Backers of a ballot initiative to relax marijuana laws in Grosse Pointe Park have collected the necessary signatures to put the measure before voters in November.
Tom LaVinge, a 51-year-old lawyer who president of the Decriminalize Grosse Pointe Park Ballot Question Committee, told the Detroit Free Press, said the proposal “will reset police priorities to fight real crime.”
“A man’s home is his castle, and we all deserve the privacy to possess no more than one ounce for adult use only,” LaVinge, a lifelong Grosse Pointe Park resident, said.
The group collected about 600 signatures – dozens more than the 493 valid signatures needed – and it will take about a week to validate them.
What are the arguments for and against decriminalization of marijuana laws that would allow adults to possess no more than one ounce for recreational purposes?
If that happens, Grosse Pointe Park will join about 18 other Michigan communities expected to vote on similar marijuana decriminalization initiatives this fall, including Berkley, Huntington Woods, Hazel Park, Oak Park and Pleasant Ridge.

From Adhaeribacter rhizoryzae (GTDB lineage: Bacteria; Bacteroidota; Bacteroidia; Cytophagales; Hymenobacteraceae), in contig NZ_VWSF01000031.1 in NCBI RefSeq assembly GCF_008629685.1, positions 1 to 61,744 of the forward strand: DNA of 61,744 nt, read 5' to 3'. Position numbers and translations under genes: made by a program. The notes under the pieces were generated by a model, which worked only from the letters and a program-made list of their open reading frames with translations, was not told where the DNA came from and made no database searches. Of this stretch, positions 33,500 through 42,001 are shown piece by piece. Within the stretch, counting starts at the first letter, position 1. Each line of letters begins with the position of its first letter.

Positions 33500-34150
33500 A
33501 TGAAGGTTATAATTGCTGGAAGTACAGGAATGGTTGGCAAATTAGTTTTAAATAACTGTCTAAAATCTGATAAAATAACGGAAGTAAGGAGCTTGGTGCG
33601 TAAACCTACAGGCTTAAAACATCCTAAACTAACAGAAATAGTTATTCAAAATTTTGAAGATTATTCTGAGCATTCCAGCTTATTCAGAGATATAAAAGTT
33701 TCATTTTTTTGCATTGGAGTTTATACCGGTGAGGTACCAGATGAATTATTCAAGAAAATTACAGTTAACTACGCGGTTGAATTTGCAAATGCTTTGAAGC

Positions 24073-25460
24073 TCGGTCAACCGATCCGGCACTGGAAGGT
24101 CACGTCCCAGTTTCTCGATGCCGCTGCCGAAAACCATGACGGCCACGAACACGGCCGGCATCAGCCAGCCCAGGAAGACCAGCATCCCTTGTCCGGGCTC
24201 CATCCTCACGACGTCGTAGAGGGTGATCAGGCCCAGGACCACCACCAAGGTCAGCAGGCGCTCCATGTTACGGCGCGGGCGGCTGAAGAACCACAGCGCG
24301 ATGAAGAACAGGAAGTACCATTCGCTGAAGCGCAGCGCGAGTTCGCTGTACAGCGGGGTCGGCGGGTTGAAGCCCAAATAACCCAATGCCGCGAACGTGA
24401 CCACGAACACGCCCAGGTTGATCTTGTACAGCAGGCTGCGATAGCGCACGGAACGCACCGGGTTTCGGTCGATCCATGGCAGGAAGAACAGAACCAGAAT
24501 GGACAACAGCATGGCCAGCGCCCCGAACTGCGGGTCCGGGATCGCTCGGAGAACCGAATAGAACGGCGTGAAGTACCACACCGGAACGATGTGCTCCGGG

Beck, 62, a retired health insurance advocate, has bankrolled nine community reform efforts over the last few years, said the upcoming vote in Grosse Pointe Park “is an experiment … because we’ve never taken on this economic and cultural demographic before.”
The median income in the community of 12,000 that is $100,000, according to the Southeast Michigan Council of Governments.
Voters in nine Michigan communities have already voted to decriminalize recreational cannabis, including Ferndale, where voters approved a ballot initiative by a two-to-one margin last November. “We’ve never lost,” Beck told the Metro Times earlier this year.
Beck, who said he wants pot smokers to be treated more like beer drinkers and less like criminals, told the Free Press earlier this year that a state law would be preferable to going community to community, but it’s politically unrealistic.
How Grosse Pointe Park votes could be a political tipping point. If voters approve decriminalization, it could signal to Republican leaders in Lansing, who control both chambers of the Legislature and the governor’s mansion, that corporate executives and other professionals support more relaxed marijuana laws.